🗣 Twenty-four crypto cards, including Gemini, Uphold, CoinJar and BitPay, have been launched by Mastercard, letting customers spend their digital assets at 80 million vendors around the world. In October, the credit card giant partnered with Bakkt, a subsidiary of Intercontinental Exchange (owner of the New York Stock Exchange), which will provide technology to allow even more Mastercard issuers the ability to accommodate cryptocurrency transactions.
Mastercard also runs a blockchain incubator called “Start Path,” which has so far assisted 12 crypto startups, giving them direct access to the multinational company’s products, customers, workshops, and mentoring.
Whatever your opinions on cryptocurrencies — from a dyed-in-wool fanatic to utter skeptic — the fact remains that these digital assets are becoming a more important part of the payment’s world.
We are seeing this fact play out on the Mastercard network, with people using cards to buy crypto assets, especially during Bitcoin’s recent surge in value. We are also seeing users increasingly take advantage of crypto cards to access these assets and convert them to traditional currencies for spending.
🗣 Preparing right now for the future of crypto and payments, Mastercard supports select cryptocurrencies directly on their network but is very thoughtful about which assets they support based on principles for digital currencies, which focus on consumer protections and compliance.
Their philosophy on cryptocurrencies is straightforward: It’s about choice. Mastercard isn’t recommending you start using cryptocurrencies. But they are enabling customers, merchants, and businesses to move digital value – traditional or crypto – however, they want.
This creates a lot more possibilities for shoppers and merchants, allowing them to transact in an entirely new form of payment. This change may open merchants up to new customers who are already flocking to digital assets, and help sellers build loyalty with existing customers who want this additional option. And customers will be able to save, store and send money in new ways.
The idea is to help these concepts flourish and reach their potential, while also developing and encouraging the necessary guardrails.
Your money, your choice
🗣 “We are here to enable customers, merchants, and businesses to move digital value — traditional or crypto — however, they want. It should be your choice, it’s your money”, said an official communication.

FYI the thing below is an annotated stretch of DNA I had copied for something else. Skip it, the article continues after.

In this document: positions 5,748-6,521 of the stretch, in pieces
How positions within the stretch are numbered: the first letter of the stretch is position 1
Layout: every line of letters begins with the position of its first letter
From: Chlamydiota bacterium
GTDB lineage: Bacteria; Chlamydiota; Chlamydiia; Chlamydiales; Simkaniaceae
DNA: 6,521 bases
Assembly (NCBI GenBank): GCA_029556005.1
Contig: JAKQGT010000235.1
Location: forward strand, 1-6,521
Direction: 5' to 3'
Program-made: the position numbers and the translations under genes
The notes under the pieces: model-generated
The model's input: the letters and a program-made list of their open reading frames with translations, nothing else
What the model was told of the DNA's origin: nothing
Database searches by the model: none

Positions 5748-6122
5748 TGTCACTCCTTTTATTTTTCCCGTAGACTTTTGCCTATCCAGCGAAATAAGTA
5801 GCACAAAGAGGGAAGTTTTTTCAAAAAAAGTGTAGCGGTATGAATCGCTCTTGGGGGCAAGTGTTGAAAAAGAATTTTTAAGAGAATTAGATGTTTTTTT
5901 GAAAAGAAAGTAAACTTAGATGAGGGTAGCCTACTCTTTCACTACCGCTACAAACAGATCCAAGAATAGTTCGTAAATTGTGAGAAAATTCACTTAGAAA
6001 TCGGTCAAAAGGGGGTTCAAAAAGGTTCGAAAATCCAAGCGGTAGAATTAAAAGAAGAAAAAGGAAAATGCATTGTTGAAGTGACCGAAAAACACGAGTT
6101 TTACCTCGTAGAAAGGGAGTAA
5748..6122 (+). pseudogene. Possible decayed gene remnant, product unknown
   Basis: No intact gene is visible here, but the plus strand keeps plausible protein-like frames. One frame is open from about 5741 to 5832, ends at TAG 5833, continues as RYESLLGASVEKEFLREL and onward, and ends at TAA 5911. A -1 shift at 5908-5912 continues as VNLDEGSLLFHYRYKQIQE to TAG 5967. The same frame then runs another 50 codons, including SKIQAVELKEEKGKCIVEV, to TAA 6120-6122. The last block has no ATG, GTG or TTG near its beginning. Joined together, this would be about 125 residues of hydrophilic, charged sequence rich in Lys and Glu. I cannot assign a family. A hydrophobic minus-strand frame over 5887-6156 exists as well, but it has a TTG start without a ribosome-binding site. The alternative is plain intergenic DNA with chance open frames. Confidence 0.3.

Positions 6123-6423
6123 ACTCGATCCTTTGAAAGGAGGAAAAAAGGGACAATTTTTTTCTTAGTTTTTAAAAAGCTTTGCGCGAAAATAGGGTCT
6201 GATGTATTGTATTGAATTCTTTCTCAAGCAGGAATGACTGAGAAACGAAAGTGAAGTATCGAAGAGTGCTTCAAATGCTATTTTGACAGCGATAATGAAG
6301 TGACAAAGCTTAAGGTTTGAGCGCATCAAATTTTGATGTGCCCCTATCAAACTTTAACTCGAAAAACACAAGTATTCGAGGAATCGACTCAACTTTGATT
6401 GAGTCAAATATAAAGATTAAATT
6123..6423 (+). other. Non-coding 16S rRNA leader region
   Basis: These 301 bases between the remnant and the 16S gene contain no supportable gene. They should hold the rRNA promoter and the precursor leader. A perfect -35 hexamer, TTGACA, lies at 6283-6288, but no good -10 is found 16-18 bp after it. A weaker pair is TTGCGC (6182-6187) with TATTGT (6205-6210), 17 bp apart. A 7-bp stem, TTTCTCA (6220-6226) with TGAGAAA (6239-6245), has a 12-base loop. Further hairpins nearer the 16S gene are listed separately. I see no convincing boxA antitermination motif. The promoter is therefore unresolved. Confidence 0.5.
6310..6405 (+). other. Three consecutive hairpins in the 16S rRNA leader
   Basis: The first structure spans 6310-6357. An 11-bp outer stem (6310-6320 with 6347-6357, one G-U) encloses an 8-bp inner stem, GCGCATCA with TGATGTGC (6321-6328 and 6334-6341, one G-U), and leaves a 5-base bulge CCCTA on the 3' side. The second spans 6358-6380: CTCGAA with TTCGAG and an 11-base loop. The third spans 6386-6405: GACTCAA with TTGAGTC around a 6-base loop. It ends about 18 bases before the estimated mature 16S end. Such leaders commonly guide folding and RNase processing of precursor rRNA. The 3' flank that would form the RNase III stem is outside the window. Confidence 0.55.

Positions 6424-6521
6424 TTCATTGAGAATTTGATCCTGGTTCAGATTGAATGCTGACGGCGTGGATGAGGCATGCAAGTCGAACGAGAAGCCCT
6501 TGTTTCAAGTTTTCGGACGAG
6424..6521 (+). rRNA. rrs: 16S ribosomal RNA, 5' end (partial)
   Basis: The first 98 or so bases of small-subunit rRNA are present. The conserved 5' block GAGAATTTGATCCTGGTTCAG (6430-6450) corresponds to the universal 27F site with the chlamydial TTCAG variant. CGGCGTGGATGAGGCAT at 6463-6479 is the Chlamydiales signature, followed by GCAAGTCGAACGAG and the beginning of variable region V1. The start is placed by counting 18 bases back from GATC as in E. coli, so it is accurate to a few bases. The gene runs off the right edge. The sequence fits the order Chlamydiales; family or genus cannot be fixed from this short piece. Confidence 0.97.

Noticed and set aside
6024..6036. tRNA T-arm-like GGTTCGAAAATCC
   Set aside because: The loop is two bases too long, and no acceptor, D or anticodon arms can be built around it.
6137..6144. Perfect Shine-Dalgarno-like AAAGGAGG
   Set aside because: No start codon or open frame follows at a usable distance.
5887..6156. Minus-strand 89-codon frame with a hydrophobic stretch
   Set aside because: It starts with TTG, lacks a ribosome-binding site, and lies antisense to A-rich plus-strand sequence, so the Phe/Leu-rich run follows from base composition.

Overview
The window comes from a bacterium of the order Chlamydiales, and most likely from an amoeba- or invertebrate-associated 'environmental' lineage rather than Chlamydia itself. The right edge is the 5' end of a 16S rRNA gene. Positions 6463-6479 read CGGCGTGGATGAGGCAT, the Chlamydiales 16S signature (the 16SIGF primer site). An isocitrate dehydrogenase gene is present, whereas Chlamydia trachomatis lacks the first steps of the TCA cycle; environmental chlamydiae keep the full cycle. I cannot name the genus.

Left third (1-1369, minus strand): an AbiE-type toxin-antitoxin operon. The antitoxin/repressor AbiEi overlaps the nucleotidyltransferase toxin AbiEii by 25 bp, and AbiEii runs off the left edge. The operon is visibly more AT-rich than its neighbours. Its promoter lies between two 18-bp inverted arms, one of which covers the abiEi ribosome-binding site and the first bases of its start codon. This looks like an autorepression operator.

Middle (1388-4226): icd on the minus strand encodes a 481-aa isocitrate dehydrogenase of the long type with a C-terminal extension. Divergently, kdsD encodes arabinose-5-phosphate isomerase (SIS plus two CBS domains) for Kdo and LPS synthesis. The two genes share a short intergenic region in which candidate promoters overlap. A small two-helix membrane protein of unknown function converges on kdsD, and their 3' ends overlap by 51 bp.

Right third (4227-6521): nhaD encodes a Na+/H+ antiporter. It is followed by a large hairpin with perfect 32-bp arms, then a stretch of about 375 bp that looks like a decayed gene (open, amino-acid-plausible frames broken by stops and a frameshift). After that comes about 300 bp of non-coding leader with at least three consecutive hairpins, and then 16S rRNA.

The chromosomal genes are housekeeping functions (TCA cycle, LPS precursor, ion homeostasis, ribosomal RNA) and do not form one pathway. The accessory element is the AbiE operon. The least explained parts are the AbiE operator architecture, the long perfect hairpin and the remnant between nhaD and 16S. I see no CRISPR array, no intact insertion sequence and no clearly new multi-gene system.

Not all of today’s cryptocurrencies will be supported on Mastercard’s network. While stablecoins are more regulated and reliable than in the recent past, many of the hundreds of digital assets in circulation still need to tighten their compliance measures, so they won’t meet the requirements. Consumers and the ecosystem as a whole are expected to rally around the crypto assets that offer reliability and security.
What are they looking for? Four key items.
👉 First and foremost, consumer protections, including privacy and security of consumers’ information — the same level of security people have come to expect in their credit cards.
👉 Next, strict compliance protocols will be needed, including Know Your Customer, a requirement meant to snuff out illegal activity and deception in payment networks.
👉 Also, digital assets must follow local laws and regulations in the regions they are used.
👉 Lastly, people will want to use these digital assets for payments, so that is one criterion too. To reach the network, crypto assets will need to offer the stability people need in a vehicle for spending, not investment.
Long term strategy
🗣 Mastercard teamed up with Wirex and BitPay last year to create crypto cards that allow people to transact using their cryptocurrencies and added to those partnerships this year by joining forces with LVL, an up-and-coming cryptocurrency exchange. These relationships — with many more planned in the pipeline — build on many years of crypto collaborations.
In all of these cases, cryptocurrencies still don’t move through our network. Our crypto partners convert the digital assets on their end to traditional currencies, then transmit them through to the Mastercard network. Our change to supporting digital assets directly will allow many more merchants to accept crypto — an ability that’s currently limited by proprietary methods unique to each digital asset. This change will also cut out inefficiencies, letting both consumers and merchants avoid having to convert back and forth between crypto and traditional to make purchases.
Global initiative: new currencies
🗣 Added to this work, Mastercard is actively engaging with several major central banks around the world, as they review plans to launch new digital currencies, dubbed CBDCs, to offer their citizens a new way to pay. Last year, they created a test platform for these banks to use these currencies in a simulated environment. Using deep experience in payments technologies, they look forward to continuing these partnerships with governments and helping them explore the best ways to develop these new currencies.
With 89 blockchain patents granted globally with an additional 285 blockchain applications pending worldwide, Mastercard already has one of the payments industry’s biggest blockchain patent portfolios to draw from to make these projects successful.
“We are inspired by so much of the work going on in the payment world — in banking, in emergent fintech, in crypto — to push forward change. And we are doing as much as we can to set the stage for these players to take the next step forward” they stated.
👀 Have you used any of these digital currencies? Let us know in the comments! 👇